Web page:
The pictures worked though, and she came to New York for meetings with agencies. “I had no idea what plus size was,” she says. “I was tall and broad. I mean, I was bigger but I thought I was slim. When I went to the agencies and one proposed plus modeling, I wasn’t offended, but I was like, what do you mean? He showed me these fabulous girls he was representing and I was like, oh, I’m down for that!” But her career could have taken a very different route if she hadn’t had such uncanny foresight and fortitude as a teenager.

“One agency said, 'If you lose 15 pounds we’ll sign you,’” Huffine recalls. “I thought if I’m not small enough now and I’m young and active and I’m not a size 4 … no thank you. It’s crazy how there are these moments, a fork in the road and it dictates the rest of your life. This was a moment.” She continues, “I don’t mean to sound Pollyanna about it, but my body is meant to be the size that it is. I eat healthy and I work out, and my weight doesn’t move. This is where I’m meant to be.”

After high school she moved Manhattan. Just in case the modeling career didn’t pay off, she got a job as a waitress at Ruby Foo’s in Times Square. “I pass it all the time and am like oh my God!” she says. Her career swiftly took off, especially for European plus-sized brands, and she was often sent to England and Germany.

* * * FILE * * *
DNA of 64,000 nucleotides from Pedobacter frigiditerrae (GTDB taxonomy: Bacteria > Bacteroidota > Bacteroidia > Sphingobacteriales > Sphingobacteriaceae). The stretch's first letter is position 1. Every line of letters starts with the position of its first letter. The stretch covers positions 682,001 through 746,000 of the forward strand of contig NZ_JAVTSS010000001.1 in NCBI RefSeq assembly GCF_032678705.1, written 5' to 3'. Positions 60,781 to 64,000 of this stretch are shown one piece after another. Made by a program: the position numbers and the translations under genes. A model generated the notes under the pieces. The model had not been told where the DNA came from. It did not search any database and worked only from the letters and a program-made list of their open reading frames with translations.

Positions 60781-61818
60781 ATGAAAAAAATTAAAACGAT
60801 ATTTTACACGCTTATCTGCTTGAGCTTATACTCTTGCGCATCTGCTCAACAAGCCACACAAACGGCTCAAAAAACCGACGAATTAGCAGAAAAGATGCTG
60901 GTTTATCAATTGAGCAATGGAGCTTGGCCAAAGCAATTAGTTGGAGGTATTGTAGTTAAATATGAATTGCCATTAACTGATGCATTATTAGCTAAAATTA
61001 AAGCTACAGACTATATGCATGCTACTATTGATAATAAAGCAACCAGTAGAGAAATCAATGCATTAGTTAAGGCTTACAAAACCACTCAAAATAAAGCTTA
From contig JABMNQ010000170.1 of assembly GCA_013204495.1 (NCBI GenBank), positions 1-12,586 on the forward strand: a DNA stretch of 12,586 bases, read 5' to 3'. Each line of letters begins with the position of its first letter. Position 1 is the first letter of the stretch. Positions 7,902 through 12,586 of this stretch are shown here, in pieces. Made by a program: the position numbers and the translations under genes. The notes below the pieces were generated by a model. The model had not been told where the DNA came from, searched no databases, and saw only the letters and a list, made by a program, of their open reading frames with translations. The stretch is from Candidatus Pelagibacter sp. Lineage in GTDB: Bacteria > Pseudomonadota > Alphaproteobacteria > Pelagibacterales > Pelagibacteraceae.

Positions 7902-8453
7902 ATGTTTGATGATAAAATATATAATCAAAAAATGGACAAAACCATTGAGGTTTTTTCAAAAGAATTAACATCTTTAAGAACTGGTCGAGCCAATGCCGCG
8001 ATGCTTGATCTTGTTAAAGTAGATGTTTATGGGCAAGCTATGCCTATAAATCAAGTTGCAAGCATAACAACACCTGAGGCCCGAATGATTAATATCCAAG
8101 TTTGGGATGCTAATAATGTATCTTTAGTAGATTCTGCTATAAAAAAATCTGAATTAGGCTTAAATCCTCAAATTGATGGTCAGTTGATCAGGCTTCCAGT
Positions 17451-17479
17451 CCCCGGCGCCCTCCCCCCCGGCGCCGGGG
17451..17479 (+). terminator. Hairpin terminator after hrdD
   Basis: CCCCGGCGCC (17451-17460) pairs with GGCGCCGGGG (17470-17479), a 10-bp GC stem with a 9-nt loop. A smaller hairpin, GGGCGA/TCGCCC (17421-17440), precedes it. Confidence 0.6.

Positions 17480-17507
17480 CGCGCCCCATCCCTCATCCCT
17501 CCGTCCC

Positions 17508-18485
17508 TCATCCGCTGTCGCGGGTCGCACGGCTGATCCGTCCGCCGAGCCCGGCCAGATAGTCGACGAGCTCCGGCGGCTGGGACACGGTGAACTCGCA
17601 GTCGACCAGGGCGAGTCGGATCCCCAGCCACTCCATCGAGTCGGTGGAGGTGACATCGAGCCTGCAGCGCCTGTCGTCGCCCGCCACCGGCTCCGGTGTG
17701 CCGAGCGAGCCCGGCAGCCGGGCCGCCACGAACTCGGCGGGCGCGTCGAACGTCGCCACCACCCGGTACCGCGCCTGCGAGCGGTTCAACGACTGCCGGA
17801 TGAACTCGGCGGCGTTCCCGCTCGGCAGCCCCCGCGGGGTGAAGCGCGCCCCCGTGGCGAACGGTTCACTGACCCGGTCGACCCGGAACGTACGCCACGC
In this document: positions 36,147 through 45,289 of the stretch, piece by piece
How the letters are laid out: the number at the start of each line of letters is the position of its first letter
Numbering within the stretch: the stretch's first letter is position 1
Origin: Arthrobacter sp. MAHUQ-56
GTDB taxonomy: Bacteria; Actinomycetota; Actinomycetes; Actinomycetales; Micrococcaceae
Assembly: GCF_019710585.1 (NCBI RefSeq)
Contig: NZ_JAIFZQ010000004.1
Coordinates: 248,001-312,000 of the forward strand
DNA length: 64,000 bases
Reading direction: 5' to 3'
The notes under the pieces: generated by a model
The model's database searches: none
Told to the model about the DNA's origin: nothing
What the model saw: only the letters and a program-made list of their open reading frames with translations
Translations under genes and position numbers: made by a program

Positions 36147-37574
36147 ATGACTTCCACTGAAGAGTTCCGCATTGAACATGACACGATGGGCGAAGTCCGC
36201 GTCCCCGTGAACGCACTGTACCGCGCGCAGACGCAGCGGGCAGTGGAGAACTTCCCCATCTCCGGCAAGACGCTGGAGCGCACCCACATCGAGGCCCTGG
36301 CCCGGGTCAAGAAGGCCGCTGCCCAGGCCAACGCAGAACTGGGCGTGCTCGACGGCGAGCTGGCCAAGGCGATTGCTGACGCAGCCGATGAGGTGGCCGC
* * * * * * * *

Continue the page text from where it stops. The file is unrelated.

Huffine has been married for three years to Matt Powers, a filmmaker. “I love a glass of wine to unwind,” she says. “My husband and I have a cozy home. When it’s cold we stay at home and have a wooden dartboard and play darts. I’d sleep until noon if it wasn’t for my husband waking up so early.”

Huffine has more than 30,000 Instagram followers and is carving out a niche for herself as a brand. “I get a lot of messages saying, 'I like how you dress because you have my shape and I never knew how to dress for my shape,’” she says and adds, “People want to know the model as a person. I’m not just a voiceless mannequin.”

Huffine has never been more in demand, but she realizes her untapped potential. Because she’s a plus-size model, Huffine has never walked the runway except in specialty plus-size shows. “I haven’t really done advertising,” she says. “The next step is getting into a beauty campaign. That would be mega. People of all sizes wear makeup. It’s a long time coming, on baby steps, but it’s exciting to see that one thing you dream about come true.”